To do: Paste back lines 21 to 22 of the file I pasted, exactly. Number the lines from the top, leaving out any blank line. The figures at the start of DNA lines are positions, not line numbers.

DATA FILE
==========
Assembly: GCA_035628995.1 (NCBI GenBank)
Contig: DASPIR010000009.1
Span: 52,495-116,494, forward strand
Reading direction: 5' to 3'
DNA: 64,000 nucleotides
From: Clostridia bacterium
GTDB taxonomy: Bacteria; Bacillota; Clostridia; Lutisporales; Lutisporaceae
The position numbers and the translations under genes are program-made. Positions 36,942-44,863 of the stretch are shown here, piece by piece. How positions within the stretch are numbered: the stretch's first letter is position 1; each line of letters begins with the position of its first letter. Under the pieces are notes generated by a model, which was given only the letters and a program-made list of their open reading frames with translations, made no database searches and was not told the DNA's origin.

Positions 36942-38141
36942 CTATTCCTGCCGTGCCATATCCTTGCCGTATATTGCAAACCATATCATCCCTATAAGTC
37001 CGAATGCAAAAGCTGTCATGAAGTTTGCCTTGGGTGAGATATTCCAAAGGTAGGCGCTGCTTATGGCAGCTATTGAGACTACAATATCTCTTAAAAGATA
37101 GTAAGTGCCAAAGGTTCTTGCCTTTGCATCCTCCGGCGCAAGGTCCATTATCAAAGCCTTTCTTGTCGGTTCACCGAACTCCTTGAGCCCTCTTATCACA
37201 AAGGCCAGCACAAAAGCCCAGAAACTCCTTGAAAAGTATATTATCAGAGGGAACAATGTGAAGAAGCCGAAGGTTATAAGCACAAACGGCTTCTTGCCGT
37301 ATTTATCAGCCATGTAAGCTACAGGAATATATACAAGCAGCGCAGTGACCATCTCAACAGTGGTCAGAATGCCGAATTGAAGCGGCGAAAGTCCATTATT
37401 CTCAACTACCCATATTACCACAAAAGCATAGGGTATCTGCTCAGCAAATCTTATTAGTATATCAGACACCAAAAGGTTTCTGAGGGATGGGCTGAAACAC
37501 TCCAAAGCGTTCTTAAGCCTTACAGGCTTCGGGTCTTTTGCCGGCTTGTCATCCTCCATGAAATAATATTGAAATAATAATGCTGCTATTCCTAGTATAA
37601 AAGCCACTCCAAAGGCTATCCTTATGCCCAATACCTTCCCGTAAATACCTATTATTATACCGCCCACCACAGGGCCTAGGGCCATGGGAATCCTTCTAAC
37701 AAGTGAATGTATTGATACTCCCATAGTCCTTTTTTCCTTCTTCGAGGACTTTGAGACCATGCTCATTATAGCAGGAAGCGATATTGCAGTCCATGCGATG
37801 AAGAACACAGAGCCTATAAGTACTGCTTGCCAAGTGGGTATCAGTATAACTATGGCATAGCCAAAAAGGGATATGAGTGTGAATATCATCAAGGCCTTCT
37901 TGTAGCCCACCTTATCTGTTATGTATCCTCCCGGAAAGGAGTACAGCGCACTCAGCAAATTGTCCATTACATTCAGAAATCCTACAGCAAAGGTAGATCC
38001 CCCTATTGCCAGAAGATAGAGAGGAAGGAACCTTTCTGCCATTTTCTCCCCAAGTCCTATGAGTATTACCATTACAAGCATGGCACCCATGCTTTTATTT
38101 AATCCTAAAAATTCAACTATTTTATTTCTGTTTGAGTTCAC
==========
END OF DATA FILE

38001 CCCTATTGCCAGAAGATAGAGAGGAAGGAACCTTTCTGCCATTTTCTCCCCAAGTCCTATGAGTATTACCATTACAAGCATGGCACCCATGCTTTTATTT
38101 AATCCTAAAAATTCAACTATTTTATTTCTGTTTGAGTTCAC